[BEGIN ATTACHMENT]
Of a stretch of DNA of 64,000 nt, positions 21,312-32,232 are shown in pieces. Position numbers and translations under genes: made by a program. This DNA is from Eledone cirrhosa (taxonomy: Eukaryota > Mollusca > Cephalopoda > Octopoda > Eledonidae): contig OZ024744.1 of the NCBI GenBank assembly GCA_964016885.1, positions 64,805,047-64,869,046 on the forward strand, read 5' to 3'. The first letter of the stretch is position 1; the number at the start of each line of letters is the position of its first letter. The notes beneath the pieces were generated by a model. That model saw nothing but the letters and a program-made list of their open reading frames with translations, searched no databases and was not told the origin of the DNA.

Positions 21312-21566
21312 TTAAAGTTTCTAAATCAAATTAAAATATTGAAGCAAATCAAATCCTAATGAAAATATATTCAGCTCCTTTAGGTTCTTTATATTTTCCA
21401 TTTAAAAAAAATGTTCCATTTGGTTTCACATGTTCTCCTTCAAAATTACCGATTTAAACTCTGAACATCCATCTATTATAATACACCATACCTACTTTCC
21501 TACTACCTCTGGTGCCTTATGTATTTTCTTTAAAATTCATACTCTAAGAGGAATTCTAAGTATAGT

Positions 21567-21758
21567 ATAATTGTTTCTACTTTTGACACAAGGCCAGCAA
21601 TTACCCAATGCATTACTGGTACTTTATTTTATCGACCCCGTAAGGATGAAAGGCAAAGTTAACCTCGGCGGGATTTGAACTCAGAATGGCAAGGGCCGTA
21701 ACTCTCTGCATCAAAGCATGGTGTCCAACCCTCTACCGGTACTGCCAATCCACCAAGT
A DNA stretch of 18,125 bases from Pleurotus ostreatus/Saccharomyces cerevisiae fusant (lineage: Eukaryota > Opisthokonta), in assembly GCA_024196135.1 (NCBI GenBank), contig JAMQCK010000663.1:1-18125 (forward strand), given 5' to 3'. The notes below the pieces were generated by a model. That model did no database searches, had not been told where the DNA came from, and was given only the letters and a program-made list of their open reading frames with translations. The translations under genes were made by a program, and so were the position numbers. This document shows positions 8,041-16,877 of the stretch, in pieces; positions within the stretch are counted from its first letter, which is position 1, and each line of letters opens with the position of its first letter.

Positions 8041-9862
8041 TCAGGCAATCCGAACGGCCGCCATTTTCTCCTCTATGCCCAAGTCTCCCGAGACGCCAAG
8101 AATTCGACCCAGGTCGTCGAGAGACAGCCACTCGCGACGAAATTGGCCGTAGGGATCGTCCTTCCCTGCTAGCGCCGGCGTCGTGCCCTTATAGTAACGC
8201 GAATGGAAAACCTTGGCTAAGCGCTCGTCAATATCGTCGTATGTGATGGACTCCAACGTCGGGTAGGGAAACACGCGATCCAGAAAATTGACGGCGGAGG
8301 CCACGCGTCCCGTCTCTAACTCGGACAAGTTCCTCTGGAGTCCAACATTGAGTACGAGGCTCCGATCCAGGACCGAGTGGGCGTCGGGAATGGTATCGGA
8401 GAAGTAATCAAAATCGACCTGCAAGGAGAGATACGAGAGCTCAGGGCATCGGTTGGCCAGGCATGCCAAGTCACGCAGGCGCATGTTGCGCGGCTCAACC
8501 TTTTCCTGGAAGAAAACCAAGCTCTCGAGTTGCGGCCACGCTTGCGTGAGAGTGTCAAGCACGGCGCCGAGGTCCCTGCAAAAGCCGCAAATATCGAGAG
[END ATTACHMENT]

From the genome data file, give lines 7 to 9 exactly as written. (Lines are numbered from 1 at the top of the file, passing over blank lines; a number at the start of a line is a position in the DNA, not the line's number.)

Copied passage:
21567 ATAATTGTTTCTACTTTTGACACAAGGCCAGCAA
21601 TTACCCAATGCATTACTGGTACTTTATTTTATCGACCCCGTAAGGATGAAAGGCAAAGTTAACCTCGGCGGGATTTGAACTCAGAATGGCAAGGGCCGTA
21701 ACTCTCTGCATCAAAGCATGGTGTCCAACCCTCTACCGGTACTGCCAATCCACCAAGT